Addis Ababa (HAN) 30 April, 2017 – Public Diplomacy & African Security for Stability.
The United Nations Security Council unanimously backed attempts to restart talks between Morocco and the Polisario independence movement over the Western Sahara conflict, and extended its peacekeeping mission there for another year.
The resolution came after the U.N. mission confirmed the Polisario had withdrawn troops from the Guerguerat area of the territory, a vast swath of desert bordering the Atlantic Ocean that has been contested since 1975.
They had faced off in Guerguerat since 2016 with Morocco, which pulled its forces back earlier this year.
U.N. Secretary-General Antonio Guterres earlier this month called for Morocco and the Polisario Front, which fought a war over the region until a 1991 ceasefire, to enter new negotiations that would include proposals from both sides.
“This action should improve the prospects of creating an environment that will facilitate early implementation of Mr. Guterres’s determination to relaunch the negotiating process,” the U.N. spokesman said in a statement noting Morocco’s early pullback and confirming Polisario’s withdrawal.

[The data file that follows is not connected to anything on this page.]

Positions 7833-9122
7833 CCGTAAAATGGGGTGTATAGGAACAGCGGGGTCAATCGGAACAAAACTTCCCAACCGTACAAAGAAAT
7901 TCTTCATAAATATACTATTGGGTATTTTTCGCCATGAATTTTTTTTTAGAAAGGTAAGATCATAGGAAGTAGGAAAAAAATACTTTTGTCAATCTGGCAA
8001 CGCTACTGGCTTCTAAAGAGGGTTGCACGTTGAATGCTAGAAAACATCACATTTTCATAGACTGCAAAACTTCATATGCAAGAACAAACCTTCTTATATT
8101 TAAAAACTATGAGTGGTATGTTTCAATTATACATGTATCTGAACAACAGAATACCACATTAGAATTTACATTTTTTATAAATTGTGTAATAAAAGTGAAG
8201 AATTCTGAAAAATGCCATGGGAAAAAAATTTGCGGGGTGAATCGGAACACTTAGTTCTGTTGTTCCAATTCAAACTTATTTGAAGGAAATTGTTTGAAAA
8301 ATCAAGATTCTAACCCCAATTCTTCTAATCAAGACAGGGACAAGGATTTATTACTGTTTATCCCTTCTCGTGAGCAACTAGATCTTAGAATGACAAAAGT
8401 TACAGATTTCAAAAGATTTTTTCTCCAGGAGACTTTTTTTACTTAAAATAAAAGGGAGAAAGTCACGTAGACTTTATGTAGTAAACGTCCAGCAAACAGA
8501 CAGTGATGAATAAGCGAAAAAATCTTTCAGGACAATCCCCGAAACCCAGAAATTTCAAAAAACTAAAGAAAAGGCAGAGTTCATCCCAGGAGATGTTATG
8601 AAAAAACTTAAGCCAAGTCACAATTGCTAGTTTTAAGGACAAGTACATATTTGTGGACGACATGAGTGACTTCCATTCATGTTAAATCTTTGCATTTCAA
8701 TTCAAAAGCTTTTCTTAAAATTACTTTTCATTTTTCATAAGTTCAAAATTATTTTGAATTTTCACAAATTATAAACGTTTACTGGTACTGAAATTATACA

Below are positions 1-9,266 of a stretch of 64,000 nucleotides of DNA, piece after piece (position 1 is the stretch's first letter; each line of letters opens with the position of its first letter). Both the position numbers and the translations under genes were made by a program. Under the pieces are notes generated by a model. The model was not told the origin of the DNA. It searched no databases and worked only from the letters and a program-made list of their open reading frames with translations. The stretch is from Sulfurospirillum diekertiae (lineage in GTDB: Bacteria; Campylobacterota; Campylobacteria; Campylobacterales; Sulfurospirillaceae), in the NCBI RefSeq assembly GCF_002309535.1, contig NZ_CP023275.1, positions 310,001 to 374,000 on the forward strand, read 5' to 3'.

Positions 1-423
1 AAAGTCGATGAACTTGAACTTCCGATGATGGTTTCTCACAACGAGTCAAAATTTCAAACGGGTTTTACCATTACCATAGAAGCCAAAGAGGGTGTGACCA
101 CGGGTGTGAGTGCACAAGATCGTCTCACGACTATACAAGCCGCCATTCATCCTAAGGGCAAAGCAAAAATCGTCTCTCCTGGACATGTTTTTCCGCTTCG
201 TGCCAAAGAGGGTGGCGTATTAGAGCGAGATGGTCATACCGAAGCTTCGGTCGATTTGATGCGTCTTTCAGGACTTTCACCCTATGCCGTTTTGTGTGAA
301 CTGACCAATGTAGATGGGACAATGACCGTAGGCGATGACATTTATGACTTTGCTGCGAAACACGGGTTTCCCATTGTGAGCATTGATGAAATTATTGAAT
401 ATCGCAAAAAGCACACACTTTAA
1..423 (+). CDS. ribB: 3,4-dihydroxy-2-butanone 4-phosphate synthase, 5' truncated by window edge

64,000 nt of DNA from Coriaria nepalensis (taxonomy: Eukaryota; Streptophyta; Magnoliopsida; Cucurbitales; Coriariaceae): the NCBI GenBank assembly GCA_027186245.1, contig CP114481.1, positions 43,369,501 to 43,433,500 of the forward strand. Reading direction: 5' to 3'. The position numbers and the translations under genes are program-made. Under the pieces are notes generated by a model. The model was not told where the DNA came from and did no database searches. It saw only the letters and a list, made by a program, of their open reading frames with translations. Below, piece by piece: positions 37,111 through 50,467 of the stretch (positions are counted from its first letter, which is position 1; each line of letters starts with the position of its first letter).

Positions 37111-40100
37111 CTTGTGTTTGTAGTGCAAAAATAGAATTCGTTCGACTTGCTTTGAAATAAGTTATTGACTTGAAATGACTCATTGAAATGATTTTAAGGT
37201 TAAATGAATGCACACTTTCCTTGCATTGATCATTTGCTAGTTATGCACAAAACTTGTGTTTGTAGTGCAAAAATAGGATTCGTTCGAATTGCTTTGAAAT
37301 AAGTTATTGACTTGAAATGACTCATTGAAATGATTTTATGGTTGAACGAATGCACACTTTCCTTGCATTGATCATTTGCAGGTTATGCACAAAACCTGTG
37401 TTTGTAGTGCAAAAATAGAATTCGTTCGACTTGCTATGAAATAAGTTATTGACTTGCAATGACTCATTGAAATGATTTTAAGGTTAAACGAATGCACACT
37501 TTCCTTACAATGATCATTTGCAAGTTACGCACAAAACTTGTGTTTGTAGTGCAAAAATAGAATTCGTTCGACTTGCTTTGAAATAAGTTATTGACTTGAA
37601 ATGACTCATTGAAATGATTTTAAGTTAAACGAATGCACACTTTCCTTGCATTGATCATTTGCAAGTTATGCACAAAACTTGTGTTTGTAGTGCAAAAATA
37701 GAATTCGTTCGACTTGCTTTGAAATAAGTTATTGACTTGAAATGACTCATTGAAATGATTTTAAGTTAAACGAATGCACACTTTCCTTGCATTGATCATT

Morocco claimed Western Sahara after colonial Spain left, but Polisario fought a guerrilla war for independence for the Sahrawi people there until the U.N.-backed ceasefire.
U.N. talks have long failed to broker an agreement on how to decide on self-determination. Morocco wants an autonomy plan under Moroccan sovereignty. But Polisario wants a U.N.-backed referendum including on the question of independence.
The U.N. resolution on Friday extended the U.N. peacekeeping mission, known as MINURSO, until April 30, 2018 and called on the parties to resume a fifth round of talks.
Against a backdrop of decades of past political failures and mistrust, the resolution noted Morocco’s 2007 autonomy proposal and welcomed Rabat’s “serious” efforts to progress.
It also emphasised Polisario’s 2007 proposal, which calls for a referendum between independence, integration with Morocco and self-governance.
Past attempts to broker a deal have been fallen apart over details mostly on referendum terms, including who should be allowed to vote. Sources – Reuters